Okay, let's begin with the weight. According to Kershaw, the Vapor name is derived from the lightweight construction. Yes, it has plenty of holes in the handle looking all kinds of space-age. But, we think it still feels substantial, which a good thing. The balance is comfortable.
Despite the holes, the handle feels too smooth for heavier work. Certainly would not recommend doing plunge cuts. The little jimping there is offers virtually no extra bite for the thumb. The handle is large enough to accommodate a full grip, which lends a bit more security while cutting.
The version we tested had a partially serrated blade. The serrations on this Vapor II were ground differently than most images one might see on the Internet. They have a rounded tip and do not bite as well as one might wish. Cutting rope with this Kershaw knife felt no easier than with normal edge. The leading edge of the flat ground blade was very sharp from the factory and sliced into a tomato nicely with its own weight. When cutting into a block of cheese, the blade tended to pull to the right. Perhaps an inconsistent grind from one side to another.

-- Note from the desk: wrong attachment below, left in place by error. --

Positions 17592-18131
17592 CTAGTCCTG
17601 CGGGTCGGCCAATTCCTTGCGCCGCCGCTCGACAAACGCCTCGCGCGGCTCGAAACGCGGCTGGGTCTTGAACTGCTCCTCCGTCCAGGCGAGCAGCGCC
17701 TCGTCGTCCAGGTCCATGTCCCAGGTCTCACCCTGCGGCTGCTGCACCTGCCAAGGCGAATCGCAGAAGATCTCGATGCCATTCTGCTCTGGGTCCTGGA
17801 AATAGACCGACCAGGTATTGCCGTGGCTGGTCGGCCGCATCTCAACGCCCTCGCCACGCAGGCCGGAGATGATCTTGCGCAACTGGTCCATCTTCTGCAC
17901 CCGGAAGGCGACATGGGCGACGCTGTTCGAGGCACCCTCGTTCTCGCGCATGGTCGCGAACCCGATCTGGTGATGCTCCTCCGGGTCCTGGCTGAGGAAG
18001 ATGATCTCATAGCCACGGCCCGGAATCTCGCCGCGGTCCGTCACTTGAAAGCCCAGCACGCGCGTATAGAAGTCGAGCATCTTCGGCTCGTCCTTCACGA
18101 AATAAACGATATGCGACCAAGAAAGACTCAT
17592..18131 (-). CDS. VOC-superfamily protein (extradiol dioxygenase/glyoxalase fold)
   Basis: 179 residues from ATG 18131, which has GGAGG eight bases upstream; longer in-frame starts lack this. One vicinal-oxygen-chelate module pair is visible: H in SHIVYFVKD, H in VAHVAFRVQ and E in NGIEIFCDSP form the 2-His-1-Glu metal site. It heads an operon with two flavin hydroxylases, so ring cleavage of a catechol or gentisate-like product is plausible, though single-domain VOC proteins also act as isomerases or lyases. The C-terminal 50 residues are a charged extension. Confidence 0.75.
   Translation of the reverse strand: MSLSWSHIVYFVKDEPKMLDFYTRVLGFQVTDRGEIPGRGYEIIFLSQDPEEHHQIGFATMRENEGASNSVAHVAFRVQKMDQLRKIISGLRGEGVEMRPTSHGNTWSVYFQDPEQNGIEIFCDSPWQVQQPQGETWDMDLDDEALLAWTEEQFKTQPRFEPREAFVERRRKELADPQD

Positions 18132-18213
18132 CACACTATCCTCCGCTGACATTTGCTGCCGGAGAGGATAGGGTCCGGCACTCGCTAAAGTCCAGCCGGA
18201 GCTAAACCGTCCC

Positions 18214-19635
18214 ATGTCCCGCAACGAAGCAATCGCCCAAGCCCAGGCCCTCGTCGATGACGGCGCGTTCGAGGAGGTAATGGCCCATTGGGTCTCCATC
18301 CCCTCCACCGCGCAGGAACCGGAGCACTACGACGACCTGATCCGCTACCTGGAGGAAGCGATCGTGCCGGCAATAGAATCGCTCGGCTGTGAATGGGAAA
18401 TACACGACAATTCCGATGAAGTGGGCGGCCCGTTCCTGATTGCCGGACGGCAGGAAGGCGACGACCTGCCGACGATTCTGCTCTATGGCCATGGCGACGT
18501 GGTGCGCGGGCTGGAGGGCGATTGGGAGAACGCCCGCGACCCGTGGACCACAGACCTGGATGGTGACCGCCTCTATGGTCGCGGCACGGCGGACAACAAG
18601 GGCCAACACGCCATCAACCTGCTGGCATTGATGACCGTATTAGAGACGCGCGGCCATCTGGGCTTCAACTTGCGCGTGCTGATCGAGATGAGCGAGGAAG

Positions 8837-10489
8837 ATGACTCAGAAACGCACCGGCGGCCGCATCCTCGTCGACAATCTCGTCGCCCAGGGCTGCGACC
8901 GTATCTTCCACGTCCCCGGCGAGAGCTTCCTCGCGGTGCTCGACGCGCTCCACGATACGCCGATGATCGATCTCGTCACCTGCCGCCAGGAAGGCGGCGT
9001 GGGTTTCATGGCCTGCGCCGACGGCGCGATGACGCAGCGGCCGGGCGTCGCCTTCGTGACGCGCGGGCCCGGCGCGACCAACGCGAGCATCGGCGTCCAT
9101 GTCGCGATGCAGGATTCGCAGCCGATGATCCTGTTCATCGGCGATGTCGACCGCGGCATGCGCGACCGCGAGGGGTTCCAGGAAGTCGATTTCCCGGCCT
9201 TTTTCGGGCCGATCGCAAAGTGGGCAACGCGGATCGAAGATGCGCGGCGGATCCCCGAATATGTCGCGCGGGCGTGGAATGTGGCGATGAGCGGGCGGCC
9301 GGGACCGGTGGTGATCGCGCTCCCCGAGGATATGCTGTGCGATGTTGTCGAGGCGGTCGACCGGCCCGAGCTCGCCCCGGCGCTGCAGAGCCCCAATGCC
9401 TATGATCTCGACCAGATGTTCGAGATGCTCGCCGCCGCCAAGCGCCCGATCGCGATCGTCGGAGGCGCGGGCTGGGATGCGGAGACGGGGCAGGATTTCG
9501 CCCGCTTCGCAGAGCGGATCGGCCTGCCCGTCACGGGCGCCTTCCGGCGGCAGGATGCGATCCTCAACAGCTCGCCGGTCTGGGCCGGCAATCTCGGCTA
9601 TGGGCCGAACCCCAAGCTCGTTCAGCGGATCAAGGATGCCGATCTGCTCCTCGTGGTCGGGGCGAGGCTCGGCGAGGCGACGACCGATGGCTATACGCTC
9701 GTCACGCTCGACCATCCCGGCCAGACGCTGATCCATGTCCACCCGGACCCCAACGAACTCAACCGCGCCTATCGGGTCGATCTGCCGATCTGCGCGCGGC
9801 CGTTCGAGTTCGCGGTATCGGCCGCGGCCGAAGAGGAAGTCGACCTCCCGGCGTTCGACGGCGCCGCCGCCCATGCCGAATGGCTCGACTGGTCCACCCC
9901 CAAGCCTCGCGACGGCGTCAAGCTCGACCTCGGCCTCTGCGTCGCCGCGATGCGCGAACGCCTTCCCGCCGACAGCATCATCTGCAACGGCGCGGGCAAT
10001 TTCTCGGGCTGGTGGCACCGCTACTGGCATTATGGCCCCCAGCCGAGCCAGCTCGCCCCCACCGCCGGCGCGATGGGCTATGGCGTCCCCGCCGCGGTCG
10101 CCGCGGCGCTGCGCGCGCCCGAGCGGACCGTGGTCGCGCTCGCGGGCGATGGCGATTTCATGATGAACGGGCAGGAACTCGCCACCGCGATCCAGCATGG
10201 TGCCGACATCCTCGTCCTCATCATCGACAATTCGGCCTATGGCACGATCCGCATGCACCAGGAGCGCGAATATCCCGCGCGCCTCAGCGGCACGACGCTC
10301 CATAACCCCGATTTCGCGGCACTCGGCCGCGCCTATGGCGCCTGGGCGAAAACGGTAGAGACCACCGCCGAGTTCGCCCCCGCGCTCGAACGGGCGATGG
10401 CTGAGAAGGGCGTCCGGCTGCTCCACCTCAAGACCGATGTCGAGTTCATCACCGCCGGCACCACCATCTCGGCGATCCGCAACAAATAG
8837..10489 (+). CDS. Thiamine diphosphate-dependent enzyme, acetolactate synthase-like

With all the fantastic folders manufactured by Kershaw in the USA, the imported Vapor II seems to fall short in value. Yes, it was tight when locked, but the blade certainly could have been more secure when closed. The deployment speed is good for an unassisted opener utilizing the ambidexterous thumb stud. An odd selling point is that it has a removable pocket clip. So, it is one-size-fits-all or not at all. We would say that the scales used on the Blur and Whirlwind provide a much more tactile surface for serious handling. It is a good looking stainless steel folder finished in black Ti-Nitide, and is sure to have an audience that enjoys this knife for EDC.